20th October 2014, 11:21am
New laboratories ready to produce next generation of scientists
A PhD student in the Joseph Banks Laboratories Students and academic staff have begun work in new state-of-the-art laboratories which promise to produce future generations of scientists and pharmacists.

The Joseph Banks Laboratories at the University of Lincoln, UK, welcomed around 1,300 students and staff for the start of the 2014/15 academic year.

The facility has become the new base for the University’s Schools of Life Sciences, Chemistry, and Pharmacy, alongside the neighbouring Minster House.

It is named in honour of the Lincolnshire botanist Sir Joseph Banks (1743-1820), who sailed with Captain James Cook on HMS Endeavour and became President of The Royal Society.

Adapted from an existing industrial building, the Joseph Banks Laboratories form the centrepiece of the Lincoln Science and Innovation Park, a visionary partnership between the University of Lincoln and Lincolnshire Co-op.

The science park will provide a focal point for world-class science research and technological innovation, with initial investment in the site totalling £14m. The 11-acre site is close to the University’s main Brayford Pool campus in the historic industrial heart of Lincoln.

Professor Mary Stuart, Vice Chancellor at the University of Lincoln, said:  “It is wonderful to see the new Joseph Banks Laboratories facilities being used by our students and academic colleagues. It represents another landmark in the expansion of science provision at the University of Lincoln. Like our award-winning School of Engineering, this development hinges on close partnership between the University and employers, designed to meet demand for highly skilled graduates in these important disciplines.”

The building features cutting-edge research facilities and excellent teaching resources across four storeys, covering 6,000 square metres. It includes laboratories, seminar and tutorial rooms and open plan social spaces. A pharmacy clinical skills suite, named the Maltby Suite, developed from a generous donation from the Maltby family, offers a specialist learning environment for pharmacy students to develop their professional skills.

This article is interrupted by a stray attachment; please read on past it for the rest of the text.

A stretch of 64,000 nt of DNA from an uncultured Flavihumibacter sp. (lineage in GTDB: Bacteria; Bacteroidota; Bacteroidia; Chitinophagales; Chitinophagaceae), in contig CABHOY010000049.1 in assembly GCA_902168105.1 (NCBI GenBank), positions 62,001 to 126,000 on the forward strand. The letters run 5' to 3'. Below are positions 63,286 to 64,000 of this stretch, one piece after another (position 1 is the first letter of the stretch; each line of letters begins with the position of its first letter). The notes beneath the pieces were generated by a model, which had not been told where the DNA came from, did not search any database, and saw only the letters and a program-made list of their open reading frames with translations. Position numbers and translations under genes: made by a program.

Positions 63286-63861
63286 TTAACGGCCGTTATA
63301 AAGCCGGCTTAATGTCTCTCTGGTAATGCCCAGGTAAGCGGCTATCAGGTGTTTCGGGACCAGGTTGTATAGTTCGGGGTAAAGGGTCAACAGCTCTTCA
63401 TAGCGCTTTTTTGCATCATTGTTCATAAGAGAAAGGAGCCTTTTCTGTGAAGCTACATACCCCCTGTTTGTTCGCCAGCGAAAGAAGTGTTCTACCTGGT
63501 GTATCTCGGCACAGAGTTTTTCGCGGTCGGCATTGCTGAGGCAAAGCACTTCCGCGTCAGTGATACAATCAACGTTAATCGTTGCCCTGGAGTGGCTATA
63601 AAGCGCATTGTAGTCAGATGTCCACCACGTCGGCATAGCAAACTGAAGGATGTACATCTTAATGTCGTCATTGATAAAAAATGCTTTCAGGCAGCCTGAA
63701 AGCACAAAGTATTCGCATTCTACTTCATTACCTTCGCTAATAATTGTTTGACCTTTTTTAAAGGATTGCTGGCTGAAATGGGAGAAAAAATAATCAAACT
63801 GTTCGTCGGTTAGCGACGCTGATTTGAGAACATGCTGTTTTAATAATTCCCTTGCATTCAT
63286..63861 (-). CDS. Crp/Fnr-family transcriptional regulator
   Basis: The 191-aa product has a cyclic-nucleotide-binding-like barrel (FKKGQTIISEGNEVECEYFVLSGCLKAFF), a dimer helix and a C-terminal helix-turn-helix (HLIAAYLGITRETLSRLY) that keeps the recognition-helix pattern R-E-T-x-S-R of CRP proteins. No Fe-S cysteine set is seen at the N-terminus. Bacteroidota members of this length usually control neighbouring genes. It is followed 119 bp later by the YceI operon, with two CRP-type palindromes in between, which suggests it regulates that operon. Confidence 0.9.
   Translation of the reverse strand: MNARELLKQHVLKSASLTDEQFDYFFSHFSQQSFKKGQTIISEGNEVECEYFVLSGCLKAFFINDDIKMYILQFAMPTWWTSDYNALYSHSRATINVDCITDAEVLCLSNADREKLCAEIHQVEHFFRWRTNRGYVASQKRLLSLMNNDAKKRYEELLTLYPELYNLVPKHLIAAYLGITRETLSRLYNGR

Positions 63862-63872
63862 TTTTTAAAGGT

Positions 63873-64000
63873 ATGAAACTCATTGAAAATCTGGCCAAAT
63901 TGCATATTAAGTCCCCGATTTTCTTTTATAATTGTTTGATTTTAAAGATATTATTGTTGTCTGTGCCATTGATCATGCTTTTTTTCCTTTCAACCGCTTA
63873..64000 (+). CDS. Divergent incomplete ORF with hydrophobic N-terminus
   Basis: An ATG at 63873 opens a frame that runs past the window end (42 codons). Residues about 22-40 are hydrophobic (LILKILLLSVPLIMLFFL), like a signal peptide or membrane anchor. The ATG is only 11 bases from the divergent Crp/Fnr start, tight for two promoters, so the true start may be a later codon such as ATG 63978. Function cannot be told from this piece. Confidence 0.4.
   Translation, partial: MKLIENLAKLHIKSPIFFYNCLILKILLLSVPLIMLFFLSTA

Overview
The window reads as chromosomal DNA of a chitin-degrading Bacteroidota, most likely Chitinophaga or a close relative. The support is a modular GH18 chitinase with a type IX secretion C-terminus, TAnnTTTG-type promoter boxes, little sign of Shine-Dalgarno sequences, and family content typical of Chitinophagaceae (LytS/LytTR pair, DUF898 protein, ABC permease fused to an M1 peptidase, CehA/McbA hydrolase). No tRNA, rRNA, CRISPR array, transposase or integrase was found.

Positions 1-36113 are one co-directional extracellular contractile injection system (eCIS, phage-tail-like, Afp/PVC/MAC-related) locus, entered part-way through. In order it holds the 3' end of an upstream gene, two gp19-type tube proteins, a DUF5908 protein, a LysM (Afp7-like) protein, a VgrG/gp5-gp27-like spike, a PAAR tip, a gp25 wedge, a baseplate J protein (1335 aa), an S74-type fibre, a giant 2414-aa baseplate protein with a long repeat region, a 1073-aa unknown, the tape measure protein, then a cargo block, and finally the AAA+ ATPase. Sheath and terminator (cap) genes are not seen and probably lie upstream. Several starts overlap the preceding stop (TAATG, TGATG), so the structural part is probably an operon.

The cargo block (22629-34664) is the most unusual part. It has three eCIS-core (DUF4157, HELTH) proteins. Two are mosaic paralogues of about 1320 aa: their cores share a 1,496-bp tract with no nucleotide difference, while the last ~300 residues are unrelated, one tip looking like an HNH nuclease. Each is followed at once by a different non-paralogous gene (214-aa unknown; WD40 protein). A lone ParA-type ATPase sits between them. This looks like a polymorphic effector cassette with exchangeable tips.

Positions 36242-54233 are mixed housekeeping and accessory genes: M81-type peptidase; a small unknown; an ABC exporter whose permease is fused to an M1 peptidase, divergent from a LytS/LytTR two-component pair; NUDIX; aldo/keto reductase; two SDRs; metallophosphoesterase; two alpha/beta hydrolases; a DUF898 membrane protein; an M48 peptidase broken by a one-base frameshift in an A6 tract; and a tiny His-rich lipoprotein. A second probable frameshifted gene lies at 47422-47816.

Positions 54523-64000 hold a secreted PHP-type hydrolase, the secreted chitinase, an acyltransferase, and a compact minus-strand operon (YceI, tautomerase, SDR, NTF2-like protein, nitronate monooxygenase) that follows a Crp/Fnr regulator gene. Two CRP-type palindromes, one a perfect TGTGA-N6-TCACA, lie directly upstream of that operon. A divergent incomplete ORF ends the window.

There are specialist laboratories and research facilities for work in molecular biology, microbiology, tissue biology, bioacoustics and ancient DNA analysis, chemistry and medicinal chemistry, pharmacology and medicinal pharmacy.  Minster House will accommodate research in animal cognition, behaviour and welfare.

Professor Andrew Hunter, Pro Vice Chancellor and Head of the College of Science at the University of Lincoln, said: “These cutting-edge research and teaching facilities will enable Lincoln to continue to attract excellent students and scientists from the UK and overseas. Lincolnshire has a long and illustrious heritage in science and engineering. Through the expansion of our science portfolio and infrastructure we aim to produce new generations to follow in those footsteps. The University of Lincoln is now one of the few UK institutions to offer undergraduate courses across all the core sciences.”

The creation of the School of Pharmacy and the School of Chemistry has been supported by the Higher Education Funding Council for England (HEFCE) and a range of regional and national employers. Next year the University opens its new School of Mathematics & Physics.

The Lincolnshire Co-op, which runs community pharmacies across the county of Lincolnshire, has been instrumental in creating the School of Pharmacy, the Joseph Banks Laboratories and Lincoln Science and Innovation Park. Students will have access to placements during their studies in pharmacies across the county and beyond.

Chief Executive of Lincolnshire Co-op Ursula Lidbetter said: “It is exciting that students are now using this great new facility to learn and begin the next stages of their careers. This is a great example of how local business working together with the University offers a mutual benefit to everyone involved.
“Practical input and advice from our pharmacy colleagues will enhance the course for students and in return, the School of Pharmacy will offer continuous professional development for our pharmacists and a steady stream of quality graduates who could begin a career with us.”
--Ends--